January 7, 2018

In The Near Future

Burn

Burn is a common traumatic injury that causes significant disability and mortality. In addition of long hospitalization and rehabilitation, as well as the cost of treating wound burns and scars is one of the most costly traumatic injuries.

The number of people who need medical care around the world due to burns is estimated approximately 6 million person. Severe burns are usually associated with loss of skin connective tissue, severe dehydration, high level of inflammatory cytokines, colonization of microorganism, tissue vessels loss, and extensive cell damage that can interfere with the process of burn wound healing.

In the past decades, many of the materials have been used to treat wound burns including allogenic skin replacement, epidermal or dermal allogenic cultured cells.

Recently. Stem cells and tissue engineering have been used as new therapies for repairing damaged skin. In addition of differentiation of stem cells into endothelial and epithelial cells, these cells have also affect cytokines and growth factors in body.

Since 1910, amniotic membrane has been the first bio scaffold that has been widely used in wound healing. Many studies have shown the effectiveness of amniotic membrane in wound healing due to biological and mechanical properties. These properties provide an appropriate environment for cell proliferation and migration, the formation of granulation tissue and remodeling of the extracellular matrix.

Study1

In this study, 10 patients with 10-30% of burn severity have been admitted in the Royan institute during 1393-1395 in both genders.

Inclusion criteria

Burn severity 10-30%

Both genders

 

Exclusion criteria

Patients who suffering from electrical burns

Fourth degree burn

Burn with multiple injuries (patients with fractures or damage to the central nervous system, chest and abdominal trauma)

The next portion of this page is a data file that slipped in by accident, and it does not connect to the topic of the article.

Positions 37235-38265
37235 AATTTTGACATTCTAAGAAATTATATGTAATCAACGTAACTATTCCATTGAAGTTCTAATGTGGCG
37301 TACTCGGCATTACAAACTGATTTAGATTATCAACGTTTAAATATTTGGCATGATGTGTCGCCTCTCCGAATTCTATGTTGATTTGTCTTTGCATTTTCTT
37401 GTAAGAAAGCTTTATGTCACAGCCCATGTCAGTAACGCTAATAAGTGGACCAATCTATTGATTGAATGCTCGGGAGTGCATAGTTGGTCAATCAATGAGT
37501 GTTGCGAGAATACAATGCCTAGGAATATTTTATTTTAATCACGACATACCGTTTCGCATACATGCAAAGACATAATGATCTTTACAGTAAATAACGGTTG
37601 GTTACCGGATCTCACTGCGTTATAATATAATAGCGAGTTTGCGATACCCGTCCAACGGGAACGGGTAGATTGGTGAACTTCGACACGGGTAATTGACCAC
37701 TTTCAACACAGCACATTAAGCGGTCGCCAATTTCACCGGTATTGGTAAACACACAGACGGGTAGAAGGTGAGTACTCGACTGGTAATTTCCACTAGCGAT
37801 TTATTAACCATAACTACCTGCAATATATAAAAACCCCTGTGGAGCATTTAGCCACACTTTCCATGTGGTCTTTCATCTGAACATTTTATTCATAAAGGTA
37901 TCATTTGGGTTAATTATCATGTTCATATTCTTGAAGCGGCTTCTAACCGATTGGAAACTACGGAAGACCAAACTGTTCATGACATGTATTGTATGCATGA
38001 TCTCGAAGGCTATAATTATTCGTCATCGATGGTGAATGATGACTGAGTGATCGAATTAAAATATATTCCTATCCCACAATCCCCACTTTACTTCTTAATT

Elderly people with underlying illness such as chronic cardiovascular disease, diabetes or high blood pressure.

 

Cell preparation:

An amniotic membrane or amniotic with embryonic fibroblasts was used to cover the site of the lesion.

 

Study description

In this study 10 patients with 10-30% burn severity were treated with amniotic membrane stem cell therapy. The skin of the patients is divided to 3 parts 5×5 cm.

They were randomly coated with Vaseline gas, amniotic membrane, amniotic membrane and embryonic fibroblasts. The rate of wound healing, pain severity, an infection at the site were evaluated by an independent burner surgeon on days 4,8,11, 15 and six months after treatment. The severity of pain in the treatment areas was graded from 0-10 by the patient. 3 biopsy punches were taken on the 12th day after surgery and examined pathologically.

Results

In this study, the natural process of wound healing was observed in the specimens. After three weeks, all wounds were fully restored in all groups and showed rupitalisation. The repair speed was in the amniotic membrane with embryonic fibroblasts. Compared to the group that received the amniotic membrane a

The repair speed of amniotic membrane and embryonic fibroblast was more than other groups which received just Vaseline gas or amniotic membrane. The first group reported less pain during the follow- up period.